Rakta Chamunda blends the fierce and the peaceful in her personality, thus reflecting aspects of both Kali and Lalita.
My wife Pratyasha, who is a painter decided a few months ago to create a painting of a Hindu Goddess. She approached me with her idea and asked me to suggest a form of the Goddess. Her only condition was that the deity should be unique, relatively not well known, and the iconographical features should be both attractive to the lay devotee and insightful and introspective for those with a philosophical bent.
Taking this as a challenge, I began to pore over the meditative verses, the Dhyana mantras, of a large number of Hindu deities, which describe their iconographical details. The task was particularly difficult since Hinduism is a decentralized religious and spiritual tradition that facilitates the worship of innumerable deities: Gods and Goddesses, who are considered different manifestations of one underlying reality-Brahman. These diverse paths offer tailor-made spiritual solutions to every individual based on his or her individual temperament and competencies and facilitate him/her to attain self-actualization and eventually, even self-realization.
Finally, after much searching through many books, I landed upon one unique deity, who would be both attractive to the eyes and stimulating to the intellect and who held deep meaning and symbolism, not only in terms of philosophy but also in terms of iconography and practical worship. Such a deity was “Rakta Chamunda”, whose iconographical details have been mentioned in Tantric texts like “Prapanchasara”.
Chamunda is a special epithet of Goddess Kali and the name relates to the legend wherein Kali killed two demons Chanda and Munda. Kali in Sanskrit means “Black” or “Time” and as the name denotes she is Black in color. But, in her manifestation as Rakta Chamunda, her body has a Red complexion (Rakta=blood, i.e. red), a color, which is deeply associated with Goddess Sri or Lalita, also called as Tripurasundari.
In a highly diverse tradition of Goddess worship in India, Kali stands at the one extremity and Sri, at the other, with all other Goddesses occupying a place somewhere between these two extremities of the spectrum. While Kali represents a fierce (Ugra) aspect of the divine, Sri represents the peaceful (Shanta) aspect. While Kali is the embodiment of detachment and renunciation, Sri personifies abundance and fulfillment. The distinction is apparent even in the manner of their worship. Kali is best worshipped on a new moon night, while Sri is best worshipped on a full moon night. Similarly, the path of Kali takes one to the ultimate goal by freeing one from fear and other human weaknesses, often in a fierce manner; and the path of Sri takes one to the same ultimate goal by slowly unfolding the layers of ignorance that binds one to those weaknesses.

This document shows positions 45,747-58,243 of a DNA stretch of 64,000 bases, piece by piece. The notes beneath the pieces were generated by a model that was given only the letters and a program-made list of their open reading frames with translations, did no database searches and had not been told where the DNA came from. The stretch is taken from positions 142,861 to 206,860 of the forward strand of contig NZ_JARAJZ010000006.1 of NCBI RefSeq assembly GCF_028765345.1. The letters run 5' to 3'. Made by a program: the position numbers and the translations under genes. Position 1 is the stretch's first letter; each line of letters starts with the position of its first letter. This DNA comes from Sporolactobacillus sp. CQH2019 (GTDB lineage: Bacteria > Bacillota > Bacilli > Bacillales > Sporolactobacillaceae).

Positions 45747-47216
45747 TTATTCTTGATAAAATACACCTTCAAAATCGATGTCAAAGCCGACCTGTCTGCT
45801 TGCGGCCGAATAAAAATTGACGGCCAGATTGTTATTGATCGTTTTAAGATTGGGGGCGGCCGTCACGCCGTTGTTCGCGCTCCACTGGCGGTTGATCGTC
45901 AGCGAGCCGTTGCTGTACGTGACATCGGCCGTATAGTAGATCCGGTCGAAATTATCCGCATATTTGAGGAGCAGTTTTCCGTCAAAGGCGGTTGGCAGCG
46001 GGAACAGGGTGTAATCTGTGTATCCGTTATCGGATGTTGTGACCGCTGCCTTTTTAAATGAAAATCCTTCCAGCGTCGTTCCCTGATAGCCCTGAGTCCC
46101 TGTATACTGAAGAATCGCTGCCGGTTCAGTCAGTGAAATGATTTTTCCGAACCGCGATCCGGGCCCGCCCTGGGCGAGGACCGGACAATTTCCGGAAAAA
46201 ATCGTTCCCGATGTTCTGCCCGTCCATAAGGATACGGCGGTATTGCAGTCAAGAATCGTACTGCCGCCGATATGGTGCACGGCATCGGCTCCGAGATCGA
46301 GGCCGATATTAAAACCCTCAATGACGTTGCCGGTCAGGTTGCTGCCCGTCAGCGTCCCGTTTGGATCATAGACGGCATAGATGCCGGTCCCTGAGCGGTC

Despite such huge differences in the name, form, and nature of the two deities, as well in the medium of their worship, the two deities are but two faces of the same Divine Reality and this is best represented in the iconography of the Goddess Rakta Chamunda, who despite being a special manifestation of Kali, has an appearance and iconographical details, which match those of Sri.
Pratyasha, who loved the suggestion of painting Rakta Chamunda, immediately commenced creating the artwork and finished it within two weeks. The painting depicts the deity in a colorful and attractive manner using the style known as “Traditional Mysore Style”, all the while adhering to the details mentioned in the meditative verse of Rakta Chamunda, as given in Prapanchasara.
The unique feature of a Mysore Style painting is its 3-dimensional effect and the use of real gold in the ornaments. The ornamental areas are embossed and thin sheets of 22-carat gold are glued to them, thus giving a 3-dimensional effect to the entire painting. This 3-dimensional effect makes the deity in the painting come alive and enriches the experience of those who see, observe, and meditate on the image. After all, from the Indian perspective of art, the goal of painting a deity is to help spiritual seekers recreate the image of the deity inside their own minds by using external depictions as props for meditation.
Prapanchasara describes the Goddess as having a red complexion, wearing a yellow clothing and having a crescent moon as an ornament on the head. She has two hands, which holds a bow of sugarcane and an arrow, denoting desires and the mind. The text further says that she is smiling, has a beautiful navel, and is the destroyer of the enemies.
The text, thus, portrays both the peaceful and fierce aspect of the Goddess. The painting brings out this apparently contradictory features by depicting the fierce aspect of the deity through her serious and deep facial features, red body complexion, and the dark background, while the peaceful aspects are depicted through the relaxed posture called “Sukhasana” and a curt smile on the deity’s face.
Rakta Chamunda is thus a beautiful Goddess, who is yet fierce, denoting her identity with Kali, while her complexion, as well as the objects held in her hands, denote her identity with Sri. She is thus both “Chamunda, who has red complexion” and “the red Sri, who has Chamunda as her name”.
Editor’s Note: The painting of Mother Rakta Chamunda by Pratyasha can be seen and bought in digital format here